After we reviewed the Silicon Power P34A80 1TB solid state drive we got numerous positive feedback on that review, which we are always grateful for, but also one burning question from nearly every one. That question was with regards to the Silicon Power P34A80 versus the highly regarded Western Digital ‘Black’ SN750 series. That certainly is an interesting question to say the least. After all, up until the Silicon Power P34A80 the WD SN750 series was considered one of the best – and arguably ‘the’ best- value high-performance NVMe series available. So good that with prices ranging from $80(250GB) to $500 (2TB) it made opting for the Samsung Evo series… rather difficult. In this review we are going to look at arguably the best value option of the SN750 series: the $120 SN750 500GB drive.
The secret to the SN750 series is three-fold. Firstly, is the controller. Yes, the SN750 uses the same ‘SanDisk’ controller as the previous SN720; however, the SN750 comes with even more refined firmware that further boosts already excellent performance… as it should as Western Digital purchased SanDisk back in 2016 and they know best how to get the most out of their own controller architecture and design.
Next is the fact that it uses SanDisk branded BiCS 3 TLC NAND. As the Silicon Power P34A80 series proved, BiCS 3’s combination of performance and low asking price make for a mighty firm foundation for a value orientated high performance series. This goes double when the BiCS 3 NAND ICs are the ‘cream of the crop’ of any batch… as SanDisk has a longstanding partnership with Toshiba, both co-develop the BiCS 3 NAND design, Western Digital now ‘owns’ SanDisk, and WD then forced ‘Toshiba’ to continue the partnership when Bain Capital purchased a huge chunk of Toshiba’s chip manufacturing division (aka ‘TMC’) back in 2017.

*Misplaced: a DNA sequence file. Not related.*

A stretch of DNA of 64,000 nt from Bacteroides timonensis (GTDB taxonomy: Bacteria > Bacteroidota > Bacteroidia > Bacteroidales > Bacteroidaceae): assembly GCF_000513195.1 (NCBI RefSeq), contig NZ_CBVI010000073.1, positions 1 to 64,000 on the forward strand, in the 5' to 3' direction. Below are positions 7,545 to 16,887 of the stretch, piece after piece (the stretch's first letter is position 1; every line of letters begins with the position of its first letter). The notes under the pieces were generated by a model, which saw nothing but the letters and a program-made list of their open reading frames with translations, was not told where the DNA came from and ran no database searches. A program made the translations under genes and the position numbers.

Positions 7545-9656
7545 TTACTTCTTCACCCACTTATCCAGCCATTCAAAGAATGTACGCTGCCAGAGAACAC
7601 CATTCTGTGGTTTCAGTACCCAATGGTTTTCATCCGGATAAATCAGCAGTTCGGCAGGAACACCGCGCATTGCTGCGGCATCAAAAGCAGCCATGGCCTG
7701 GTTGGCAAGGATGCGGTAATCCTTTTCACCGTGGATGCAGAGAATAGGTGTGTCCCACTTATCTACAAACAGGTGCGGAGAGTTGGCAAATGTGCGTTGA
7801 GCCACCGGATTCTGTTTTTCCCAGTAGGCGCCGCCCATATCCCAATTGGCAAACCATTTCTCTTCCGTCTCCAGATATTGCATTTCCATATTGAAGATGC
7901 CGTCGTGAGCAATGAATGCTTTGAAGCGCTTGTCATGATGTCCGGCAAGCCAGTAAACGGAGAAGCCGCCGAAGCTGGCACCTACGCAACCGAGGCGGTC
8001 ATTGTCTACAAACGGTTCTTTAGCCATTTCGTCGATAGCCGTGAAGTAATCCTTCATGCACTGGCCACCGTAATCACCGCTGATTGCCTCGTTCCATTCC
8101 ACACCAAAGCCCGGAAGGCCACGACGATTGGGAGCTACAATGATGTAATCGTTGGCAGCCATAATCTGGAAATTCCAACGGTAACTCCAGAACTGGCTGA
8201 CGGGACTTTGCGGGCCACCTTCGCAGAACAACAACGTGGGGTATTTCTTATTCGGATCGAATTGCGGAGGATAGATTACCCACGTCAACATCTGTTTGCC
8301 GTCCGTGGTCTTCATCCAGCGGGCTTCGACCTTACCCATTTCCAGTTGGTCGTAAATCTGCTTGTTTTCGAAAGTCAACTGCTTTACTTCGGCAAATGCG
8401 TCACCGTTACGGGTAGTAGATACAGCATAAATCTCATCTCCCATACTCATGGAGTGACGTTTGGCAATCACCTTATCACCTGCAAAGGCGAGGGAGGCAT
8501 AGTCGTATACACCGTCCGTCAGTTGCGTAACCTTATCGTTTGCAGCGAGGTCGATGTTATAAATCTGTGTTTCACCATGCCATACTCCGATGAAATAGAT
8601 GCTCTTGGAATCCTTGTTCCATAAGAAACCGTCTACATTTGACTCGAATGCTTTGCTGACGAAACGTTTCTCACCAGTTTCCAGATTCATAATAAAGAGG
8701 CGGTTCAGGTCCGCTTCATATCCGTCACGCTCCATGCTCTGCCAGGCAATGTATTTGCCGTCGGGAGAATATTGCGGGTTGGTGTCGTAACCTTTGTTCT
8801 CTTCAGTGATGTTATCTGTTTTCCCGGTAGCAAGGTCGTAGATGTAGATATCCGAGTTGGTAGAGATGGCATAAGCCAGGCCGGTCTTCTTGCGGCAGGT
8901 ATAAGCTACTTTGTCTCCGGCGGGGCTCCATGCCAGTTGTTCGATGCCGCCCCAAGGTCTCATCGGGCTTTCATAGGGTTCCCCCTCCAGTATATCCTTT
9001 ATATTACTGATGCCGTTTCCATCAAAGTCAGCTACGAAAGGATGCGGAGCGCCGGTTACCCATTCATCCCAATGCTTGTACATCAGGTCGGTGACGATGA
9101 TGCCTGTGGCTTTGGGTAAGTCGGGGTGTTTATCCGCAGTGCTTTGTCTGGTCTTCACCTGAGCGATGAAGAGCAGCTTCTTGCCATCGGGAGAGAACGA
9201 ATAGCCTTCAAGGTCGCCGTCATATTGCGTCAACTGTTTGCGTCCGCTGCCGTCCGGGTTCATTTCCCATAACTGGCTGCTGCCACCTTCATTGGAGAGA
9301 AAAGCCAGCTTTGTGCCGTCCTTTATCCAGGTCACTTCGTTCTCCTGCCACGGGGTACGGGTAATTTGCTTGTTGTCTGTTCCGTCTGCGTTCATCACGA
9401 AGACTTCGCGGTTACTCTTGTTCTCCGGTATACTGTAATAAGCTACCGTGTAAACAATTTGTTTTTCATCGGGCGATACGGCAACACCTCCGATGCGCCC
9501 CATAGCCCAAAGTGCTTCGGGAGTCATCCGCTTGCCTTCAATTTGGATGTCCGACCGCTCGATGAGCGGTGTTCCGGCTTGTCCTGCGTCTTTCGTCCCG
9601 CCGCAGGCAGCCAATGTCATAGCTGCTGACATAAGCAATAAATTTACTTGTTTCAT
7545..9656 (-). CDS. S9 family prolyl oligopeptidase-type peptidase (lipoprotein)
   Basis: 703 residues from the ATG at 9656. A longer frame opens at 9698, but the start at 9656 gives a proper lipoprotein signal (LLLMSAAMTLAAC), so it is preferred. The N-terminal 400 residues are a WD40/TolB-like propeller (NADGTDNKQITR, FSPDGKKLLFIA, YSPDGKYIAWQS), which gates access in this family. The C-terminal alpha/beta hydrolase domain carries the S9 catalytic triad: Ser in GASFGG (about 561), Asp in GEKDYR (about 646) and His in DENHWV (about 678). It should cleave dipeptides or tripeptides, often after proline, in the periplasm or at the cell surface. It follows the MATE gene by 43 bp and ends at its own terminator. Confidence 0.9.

Lastly is the fact that Western Digital actually took the time to think about the unique demands the M.2 form-factor places upon the various components and then implemented a solution to them. As we all know high performance M.2 drives are notorious for thermal limiting / throttling performance. To minimize this issue Western Digital did two things. The first was to reposition the NAND, controller and RAM ‘chips’ on the PCB. We will go over what this precisely means in the review… but it does make a noticeable difference. The second was they contracted EK (of water-cooling fame) to create a custom heat sink for this ‘new’ SN750 series (though not all SN750’s will come with it).
So, do all these differences allow the Western Digital SN750 to retain its title of ‘excellent value’, or has Silicon Power P34A80 and its Phison E12 controller dethroned it? Let’s find out!